Simulations for More Efficient Power Stations

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Simulations for More Efficient Power Stations
In most cases, electricity is produced when water is heated and transformed into vapour. Vapour bubbles in the water play a decisive role in this process by collecting in a layer at a heated wall. The denser the layer, the more efficiently the heat will be transferred to the water as soon as the bubbles detach themselves from the wall. However, it’s imperative that the vapour bubbles are prevented from forming a single, unbroken layer at the wall: on the one hand, vapour itself is not a good heat conductor and on the other, this could lead to an overheating of the wall. Using computer simulation, researchers at the Paul Scherrer Institute have succeeded in representing the behaviour of vapour bubbles – and in making their performance more calculable.

Yohei Sato’s computer screen shows a vapour bubble in far greater detail than can normally be seen by the naked eye. It shows a simulated bubble adhering to a heated wall and surrounded by water. By slowly bringing the water to a boil, the bubble grows and takes on a succession of different forms that resemble a dome, a knob handle and a balloon. At some stage, the bubble detaches itself and lurches upwards through the imaginary fluid.
The PSI researchers Sato and the head of his research team Bojan Niceno have put a lot of thought into this seemingly simple sequence of images representing the growth of a bubble. The mathematical formulae tracing the growth of a bubble have actually been known for some time. However, we had to turn them into a computer-digestible form, says Sato. It’s hard to believe, but the physics behind the everyday process of producing bubbles by boiling water has never yet been reproduced with such accuracy at the computer.
Proper Boiling
PSI scientists take bubbles very seriously. About 85% of the world’s electricity is produced by heating water and turning it into vapour. The heating process involves the burning of fossil fuels such as coal, gas or oil. Nuclear power stations produce heat via fuel rods. The vapour then operates a generator, which in turn produces electricity. In these processes, vapour bubbles play a decisive role in ensuring that water is boiled efficiently.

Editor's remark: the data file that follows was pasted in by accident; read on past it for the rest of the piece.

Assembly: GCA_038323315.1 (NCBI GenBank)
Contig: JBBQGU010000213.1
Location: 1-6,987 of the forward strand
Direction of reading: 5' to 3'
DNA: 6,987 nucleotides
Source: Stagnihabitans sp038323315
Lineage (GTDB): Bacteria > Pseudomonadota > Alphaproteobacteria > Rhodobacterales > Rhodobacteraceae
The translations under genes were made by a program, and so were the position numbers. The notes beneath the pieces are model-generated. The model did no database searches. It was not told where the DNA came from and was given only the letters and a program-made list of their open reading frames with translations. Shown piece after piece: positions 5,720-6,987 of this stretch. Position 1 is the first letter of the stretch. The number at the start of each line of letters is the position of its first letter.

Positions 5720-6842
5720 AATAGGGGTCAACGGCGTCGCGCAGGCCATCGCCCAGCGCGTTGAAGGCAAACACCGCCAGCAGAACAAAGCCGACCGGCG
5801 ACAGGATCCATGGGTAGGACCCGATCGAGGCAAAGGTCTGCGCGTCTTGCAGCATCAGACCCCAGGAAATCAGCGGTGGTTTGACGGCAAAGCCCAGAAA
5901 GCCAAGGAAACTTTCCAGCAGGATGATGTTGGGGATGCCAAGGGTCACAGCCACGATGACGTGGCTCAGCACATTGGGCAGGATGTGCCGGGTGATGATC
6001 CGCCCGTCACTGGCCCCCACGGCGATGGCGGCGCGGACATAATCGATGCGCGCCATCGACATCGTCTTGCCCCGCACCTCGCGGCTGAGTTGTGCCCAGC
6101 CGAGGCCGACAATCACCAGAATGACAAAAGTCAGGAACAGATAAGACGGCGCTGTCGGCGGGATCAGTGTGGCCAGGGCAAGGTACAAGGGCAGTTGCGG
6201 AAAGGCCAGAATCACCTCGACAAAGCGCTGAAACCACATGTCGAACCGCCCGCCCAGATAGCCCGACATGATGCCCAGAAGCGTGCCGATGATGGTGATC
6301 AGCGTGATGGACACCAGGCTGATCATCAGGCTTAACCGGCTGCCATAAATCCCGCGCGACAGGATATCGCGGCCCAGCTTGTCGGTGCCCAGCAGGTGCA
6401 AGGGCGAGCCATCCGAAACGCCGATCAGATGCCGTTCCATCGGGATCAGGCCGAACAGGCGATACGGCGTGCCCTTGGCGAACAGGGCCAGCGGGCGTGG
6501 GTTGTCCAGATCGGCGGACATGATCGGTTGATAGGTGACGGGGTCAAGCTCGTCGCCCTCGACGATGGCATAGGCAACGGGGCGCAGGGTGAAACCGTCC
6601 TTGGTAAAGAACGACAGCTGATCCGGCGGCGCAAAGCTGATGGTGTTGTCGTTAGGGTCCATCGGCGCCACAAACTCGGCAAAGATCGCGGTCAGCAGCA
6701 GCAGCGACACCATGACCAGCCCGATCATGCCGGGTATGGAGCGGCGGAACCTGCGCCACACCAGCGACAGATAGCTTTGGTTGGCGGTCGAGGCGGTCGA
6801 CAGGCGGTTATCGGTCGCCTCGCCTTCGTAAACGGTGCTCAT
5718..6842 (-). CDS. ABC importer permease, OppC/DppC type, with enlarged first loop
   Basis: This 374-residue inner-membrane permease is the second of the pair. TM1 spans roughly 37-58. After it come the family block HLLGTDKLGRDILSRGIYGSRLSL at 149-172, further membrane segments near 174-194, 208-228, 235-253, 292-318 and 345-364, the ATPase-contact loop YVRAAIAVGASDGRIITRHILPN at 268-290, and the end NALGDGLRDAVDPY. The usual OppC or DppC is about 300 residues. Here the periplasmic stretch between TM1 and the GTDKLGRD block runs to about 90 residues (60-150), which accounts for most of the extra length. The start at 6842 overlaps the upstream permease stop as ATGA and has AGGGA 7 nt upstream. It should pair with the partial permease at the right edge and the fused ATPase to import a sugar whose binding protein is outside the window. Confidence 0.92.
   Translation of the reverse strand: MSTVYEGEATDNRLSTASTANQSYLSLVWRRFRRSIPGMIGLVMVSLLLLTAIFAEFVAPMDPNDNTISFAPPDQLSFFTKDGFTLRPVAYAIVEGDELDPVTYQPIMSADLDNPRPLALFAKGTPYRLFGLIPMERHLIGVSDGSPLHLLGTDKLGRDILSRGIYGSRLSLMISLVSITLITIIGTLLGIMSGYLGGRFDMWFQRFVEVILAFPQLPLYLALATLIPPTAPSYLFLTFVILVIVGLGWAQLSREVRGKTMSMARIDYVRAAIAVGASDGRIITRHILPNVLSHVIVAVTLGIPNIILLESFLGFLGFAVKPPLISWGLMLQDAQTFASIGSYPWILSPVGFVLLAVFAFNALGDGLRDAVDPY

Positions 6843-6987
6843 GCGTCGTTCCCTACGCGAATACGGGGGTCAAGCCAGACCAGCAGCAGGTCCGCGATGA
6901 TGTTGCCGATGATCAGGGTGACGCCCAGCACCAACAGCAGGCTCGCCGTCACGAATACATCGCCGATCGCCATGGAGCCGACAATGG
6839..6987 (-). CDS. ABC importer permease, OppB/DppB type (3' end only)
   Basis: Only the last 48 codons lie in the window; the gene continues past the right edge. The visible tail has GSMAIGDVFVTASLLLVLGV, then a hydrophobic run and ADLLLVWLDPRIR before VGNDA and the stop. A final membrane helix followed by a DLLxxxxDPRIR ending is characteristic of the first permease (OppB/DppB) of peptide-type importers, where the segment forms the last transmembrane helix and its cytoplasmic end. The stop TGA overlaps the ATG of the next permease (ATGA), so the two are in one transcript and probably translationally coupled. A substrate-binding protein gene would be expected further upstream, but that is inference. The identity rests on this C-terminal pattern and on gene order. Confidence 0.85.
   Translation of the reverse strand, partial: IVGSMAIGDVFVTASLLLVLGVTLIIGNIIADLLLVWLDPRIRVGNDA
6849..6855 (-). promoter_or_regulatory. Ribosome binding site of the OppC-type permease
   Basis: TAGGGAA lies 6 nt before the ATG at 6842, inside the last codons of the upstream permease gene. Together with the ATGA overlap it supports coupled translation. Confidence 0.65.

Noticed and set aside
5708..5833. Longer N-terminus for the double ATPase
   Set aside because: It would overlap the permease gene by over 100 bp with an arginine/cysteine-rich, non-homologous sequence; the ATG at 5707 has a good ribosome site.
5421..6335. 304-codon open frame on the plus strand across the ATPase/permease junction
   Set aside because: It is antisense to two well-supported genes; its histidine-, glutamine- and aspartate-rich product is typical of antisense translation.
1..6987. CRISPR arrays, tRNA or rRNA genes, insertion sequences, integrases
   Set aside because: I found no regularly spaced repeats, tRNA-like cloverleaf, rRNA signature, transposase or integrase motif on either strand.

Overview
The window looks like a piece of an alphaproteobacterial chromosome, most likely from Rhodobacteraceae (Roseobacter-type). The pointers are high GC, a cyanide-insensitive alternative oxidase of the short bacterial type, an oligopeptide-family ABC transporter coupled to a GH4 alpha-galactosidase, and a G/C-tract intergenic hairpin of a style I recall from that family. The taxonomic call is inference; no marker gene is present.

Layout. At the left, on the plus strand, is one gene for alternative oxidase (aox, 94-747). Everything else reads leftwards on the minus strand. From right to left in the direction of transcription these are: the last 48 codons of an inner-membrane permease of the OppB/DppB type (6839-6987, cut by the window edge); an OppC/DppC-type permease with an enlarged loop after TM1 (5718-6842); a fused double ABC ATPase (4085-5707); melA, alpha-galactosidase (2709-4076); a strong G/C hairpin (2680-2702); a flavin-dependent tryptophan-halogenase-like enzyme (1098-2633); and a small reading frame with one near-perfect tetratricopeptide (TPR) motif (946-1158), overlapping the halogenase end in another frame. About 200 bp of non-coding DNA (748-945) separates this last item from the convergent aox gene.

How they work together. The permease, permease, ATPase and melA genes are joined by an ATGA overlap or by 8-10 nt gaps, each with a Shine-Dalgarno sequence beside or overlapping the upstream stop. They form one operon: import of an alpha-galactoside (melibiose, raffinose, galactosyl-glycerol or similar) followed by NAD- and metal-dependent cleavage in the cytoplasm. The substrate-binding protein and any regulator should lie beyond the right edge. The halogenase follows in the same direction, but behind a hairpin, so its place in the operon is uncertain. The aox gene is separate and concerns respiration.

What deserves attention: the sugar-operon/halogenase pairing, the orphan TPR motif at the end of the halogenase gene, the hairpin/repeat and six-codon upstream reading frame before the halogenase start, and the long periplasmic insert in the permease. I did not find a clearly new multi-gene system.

If the bubbles start to cover the heated wall like a tightly woven grid, heat is transferred to the water more efficiently. This is because vapour bubbles grow by assimilating the vaporising water around them. At some stage, they break away from the wall and carry heat into remote water fields. These conditions, known in specialist circles as nucleate boiling only occur when the temperature at the wall is slightly higher than the boiling point of water. If the temperature continues to rise, the rate of bubble production increases to the point at which a continuous, thin layer of steam is created at the hot wall. Because vapour is not a good heat conductor, heat no longer transfers as quickly to the water. As a result of this so-called film boiling, the wall either dries out or, in a worst-case scenario, burns through.
A Computer-generated Bubble Image
Hence, finding the right temperature is a balancing act: as many bubbles as possible need to be created without ever crossing the line into film boiling. This is why the researchers use the computer to calculate the growth and movement of bubbles in liquid as accurately as possible. This allows them to deduce the temperature at the wall at any time. A calculation method able to compute this data could be used to build safer and more efficient power stations, says Niceno.
With this end in sight, Sato and Niceno worked meticulously as they began developing the computer programme PSI-BOIL: the programme divides a bubble and its environment into tiny cubes whose sides measure only a few thousandths of a millimetre. For every tiny cube, data is gathered on the temperature, the pressure, the aggregate state (fluid or gaseous) and the velocity of vapour and water currents in the vicinity of the bubble. Just simulating one single bubble is a challenge. Sato’s PC with its four core processors would have taken at least two years to compute the necessary data. So the researchers have taken recourse to the PSI’s very own Merlin: a computer which is actually a network of several hundred processor cores. Even using the combined capabilities of 128 Merlin processor cores, the simulation takes three weeks. On the other hand, the process it depicts takes no longer than five seconds.
Reality Correctly Imaged
PSI-BOIL has enabled the researchers to facilitate the calculation of nucleate boiling first for one single and then for several bubbles. In the simulations, the bubbles showed the same phases previously recorded in real experiments with video and infrared cameras. Even more important, the simulations delivered the correct temperature values for every point on the wall beneath the bubble. Researchers worldwide have been working on compiling such accurate simulations of nucleate boiling for decades, says an evidently pleased Sato. By turning our attention to the all-important water level immediately below the bubble as well as focusing on the remaining boundary layer we were able to reach an important milestone, adds Niceno.
This success is hard-won: the equivalent of eight-years of one individual’s working time has gone into research projects and industrial cooperation. There’s still a long way to go, however. As the scientists themselves explain: So far, we’ve only been able to capture processes taking place in motionless water. But most technical usage involves water flowing along a wall, says Niceno. That’s another degree of complexity. We are currently working on incorporating this into our computer program.
Text: Paul Scherrer Institute/Leonid Leiva